I received an incorrect bill from The New Yorker magazine. I telephoned PayPal about it. After a few minutes of terrible, croaking music, a very cheerful young man came on. He asked what I needed, I told him, and he cheerfully asked permission to ask me security questions. We went through the routine, and when he was sure I was me, he asked permission to connect me with The New Yorker.

I wondered how this young man could stay so bright and cheerful, when his job is to deal with the problems of unhappy people. After a few moments, he came on and cheerfully asked permission to connect me with the USA office of The New Yorker.

The New Yorker guy sounded like he was hung over and pissed off that he had to deal with peoples’ problems. “Yah” he said. I told him the problem. “It says you gotta cancel before the sample end.” I reminded him that nobody reads the fine print, and he should cancel the charge and the subscription.

“Yah. It’ll be returned to your account. Depends on how long PayPal takes, it’s got nuthin’ t’do wit’ me.” All the time sounding like he resented me and my problem.

The late Robin Williams once said, “Canada is like a church group upstairs from a Crack House.” The contrasting behavior of the Canadian person and the USA person is typical.

Lust Affairs Don’t Matter

October 25, 2017 Leave a comment

When a brilliant man or woman in public life has an affair with another person, it has nothing to do with the ability of the man or woman to perform their professional duties.

The ridiculous grandstanding done by Ken Starr against Bill Clinton is unforgivable. He subjected this great man of genius IQ and wonderful diplomatic powers to enormous humiliation and stress over a simple blow job. Both Clinton and Monica were fully dressed as shown by the President’s DNA on Monica’s clothes.

In less childish societies, such as France and Italy, it would almost go unnoticed. In the United States of America it is reason to defile the presidency. Starr and the assholes behind him knew very well that it didn’t matter to his professional performance except for the fuss his enemies made about it. I’m damn sure they were all doing the same thing, one way or another. Starr looked to me like a guy who’d happily present his behind to any man that would like to enter it.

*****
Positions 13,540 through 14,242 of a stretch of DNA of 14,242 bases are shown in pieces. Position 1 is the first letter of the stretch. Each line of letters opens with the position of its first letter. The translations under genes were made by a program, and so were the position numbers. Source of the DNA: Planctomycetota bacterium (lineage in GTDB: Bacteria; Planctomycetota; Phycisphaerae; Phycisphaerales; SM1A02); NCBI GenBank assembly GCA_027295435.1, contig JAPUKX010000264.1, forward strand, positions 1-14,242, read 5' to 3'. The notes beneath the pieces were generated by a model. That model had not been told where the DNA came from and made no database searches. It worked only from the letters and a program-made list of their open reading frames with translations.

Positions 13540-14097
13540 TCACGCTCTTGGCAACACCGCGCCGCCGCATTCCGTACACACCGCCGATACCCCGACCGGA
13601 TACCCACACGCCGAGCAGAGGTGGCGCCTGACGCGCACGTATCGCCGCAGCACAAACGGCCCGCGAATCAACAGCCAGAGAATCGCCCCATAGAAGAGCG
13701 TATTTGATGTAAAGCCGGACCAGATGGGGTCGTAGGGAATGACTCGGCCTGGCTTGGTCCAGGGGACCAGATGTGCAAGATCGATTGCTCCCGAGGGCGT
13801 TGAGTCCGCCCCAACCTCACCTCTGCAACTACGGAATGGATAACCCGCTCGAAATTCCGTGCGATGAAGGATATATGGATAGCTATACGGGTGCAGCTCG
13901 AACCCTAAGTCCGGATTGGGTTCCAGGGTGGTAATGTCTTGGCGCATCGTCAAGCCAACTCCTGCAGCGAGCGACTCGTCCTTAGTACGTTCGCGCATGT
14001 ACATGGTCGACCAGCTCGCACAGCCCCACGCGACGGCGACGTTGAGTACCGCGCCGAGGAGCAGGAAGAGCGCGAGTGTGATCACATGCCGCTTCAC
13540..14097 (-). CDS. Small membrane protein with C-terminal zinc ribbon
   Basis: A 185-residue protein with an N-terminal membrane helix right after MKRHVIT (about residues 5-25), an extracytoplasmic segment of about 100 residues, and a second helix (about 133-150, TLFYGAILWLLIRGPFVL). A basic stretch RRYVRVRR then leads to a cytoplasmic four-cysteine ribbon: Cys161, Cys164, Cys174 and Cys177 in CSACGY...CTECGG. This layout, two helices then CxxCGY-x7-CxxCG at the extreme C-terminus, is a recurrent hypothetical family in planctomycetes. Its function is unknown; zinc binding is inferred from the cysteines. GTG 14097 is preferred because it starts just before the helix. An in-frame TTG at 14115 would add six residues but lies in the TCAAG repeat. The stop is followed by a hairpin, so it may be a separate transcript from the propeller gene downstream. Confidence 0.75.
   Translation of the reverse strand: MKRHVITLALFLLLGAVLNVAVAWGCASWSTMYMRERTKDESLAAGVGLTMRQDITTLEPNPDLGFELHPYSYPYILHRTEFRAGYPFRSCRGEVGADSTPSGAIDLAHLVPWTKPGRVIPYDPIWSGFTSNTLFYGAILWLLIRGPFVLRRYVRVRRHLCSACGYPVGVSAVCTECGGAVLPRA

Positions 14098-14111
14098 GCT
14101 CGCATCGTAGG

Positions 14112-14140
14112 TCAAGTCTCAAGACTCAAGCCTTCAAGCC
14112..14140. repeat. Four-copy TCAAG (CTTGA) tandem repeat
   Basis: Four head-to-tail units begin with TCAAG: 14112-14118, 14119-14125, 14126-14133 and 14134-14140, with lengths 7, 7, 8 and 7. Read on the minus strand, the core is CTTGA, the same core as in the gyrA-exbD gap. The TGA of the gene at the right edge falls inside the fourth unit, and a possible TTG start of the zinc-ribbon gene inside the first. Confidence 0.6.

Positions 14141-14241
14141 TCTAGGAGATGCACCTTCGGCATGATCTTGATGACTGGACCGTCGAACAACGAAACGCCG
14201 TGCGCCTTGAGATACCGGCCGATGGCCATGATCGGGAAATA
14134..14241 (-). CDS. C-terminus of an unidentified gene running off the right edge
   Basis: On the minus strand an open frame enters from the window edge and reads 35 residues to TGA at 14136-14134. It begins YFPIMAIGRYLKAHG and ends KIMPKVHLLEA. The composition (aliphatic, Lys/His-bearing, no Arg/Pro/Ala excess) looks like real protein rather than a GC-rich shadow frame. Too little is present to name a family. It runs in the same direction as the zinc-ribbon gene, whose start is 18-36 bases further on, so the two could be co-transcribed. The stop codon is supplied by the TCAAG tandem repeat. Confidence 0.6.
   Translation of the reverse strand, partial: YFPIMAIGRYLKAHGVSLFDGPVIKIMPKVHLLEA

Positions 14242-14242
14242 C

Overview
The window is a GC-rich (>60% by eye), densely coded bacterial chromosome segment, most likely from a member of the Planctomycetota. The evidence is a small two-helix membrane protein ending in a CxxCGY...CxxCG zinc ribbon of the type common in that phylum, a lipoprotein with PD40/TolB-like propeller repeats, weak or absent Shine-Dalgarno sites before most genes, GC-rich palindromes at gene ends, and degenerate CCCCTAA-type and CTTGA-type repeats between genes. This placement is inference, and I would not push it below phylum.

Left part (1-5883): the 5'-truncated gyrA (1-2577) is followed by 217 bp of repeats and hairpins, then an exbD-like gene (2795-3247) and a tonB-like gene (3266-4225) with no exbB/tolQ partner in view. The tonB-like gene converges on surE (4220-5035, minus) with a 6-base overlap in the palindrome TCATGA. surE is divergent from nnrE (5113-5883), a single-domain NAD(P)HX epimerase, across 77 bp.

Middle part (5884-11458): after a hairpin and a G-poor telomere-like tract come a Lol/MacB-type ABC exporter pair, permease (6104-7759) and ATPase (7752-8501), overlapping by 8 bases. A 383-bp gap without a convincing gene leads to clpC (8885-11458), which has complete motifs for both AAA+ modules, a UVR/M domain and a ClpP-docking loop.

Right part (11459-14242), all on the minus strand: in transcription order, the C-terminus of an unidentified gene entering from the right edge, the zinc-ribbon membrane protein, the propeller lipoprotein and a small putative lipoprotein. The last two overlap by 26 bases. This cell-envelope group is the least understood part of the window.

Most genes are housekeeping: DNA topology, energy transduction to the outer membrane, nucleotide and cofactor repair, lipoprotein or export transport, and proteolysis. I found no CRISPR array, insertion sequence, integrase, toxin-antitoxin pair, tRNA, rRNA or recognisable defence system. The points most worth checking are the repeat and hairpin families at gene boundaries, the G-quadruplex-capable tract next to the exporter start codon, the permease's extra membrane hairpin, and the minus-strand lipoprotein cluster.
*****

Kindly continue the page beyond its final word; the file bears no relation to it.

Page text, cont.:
Then it’s Petraeus. He’s a war hero and a man who has served his country heroically. Now he’s ruined ‘cause he screwed his biographer. I wonder what she is going to win for having blown the whistle on him herself – she the ‘other woman’ and all. A more sensible society would put that where it belongs – nowhere that matters. If he shared any secrets with her, he needs to suffer the problems. BUT, if he just enjoyed sex with her, it’s no fucking business of anyone in his professional life.

People are people, and one lover in life is almost unnatural for men and women. We have to deny our natural animal instincts as much as we possibly can to have a civilized society. But when a man or a woman changes lovers, or takes more than one or two lovers, it’s nobody’s business but the participants. It should not reflect on their professional acumen.

Wealth, Location & other disadvantages

October 12, 2017 Leave a comment

Creative people who come from wealthy families have less to struggle for than do impoverished creative people. A person from a simple, working-class family has dreams to pursue: a new car, a new smartphone, a home on a hill – things that draw the person ever forward, like a carrot on a stick.

A person who grows up in a small village is not exposed to a wide variety of environments. The experience the city person has is much more varied. . Underground trains to all parts of the greater city are mere steps away. Underground gardens and waterfalls, surrounded by stores offering styles and labels from the designers of the world, are not experienced by the remote village person

Theatre options, concerts and movies are available in great numbers. Art gallery openings and museum exhibits are frequent. People from virtually every nation travel the streets of the city. Every profession and every job position is available to those who pursue them.

Wealth in a creative person can be a distraction. One does not dream of a nice car that one already owns. One has a fine home, respect, and most importantly; alternatives. One who has alternatives has the finest life.

When one has a fine, high quality life, one has little inspiration to pursue risky options. One who has suffered deprivation because of location or poverty, has a lot of reasons to push hard against the vagaries of life.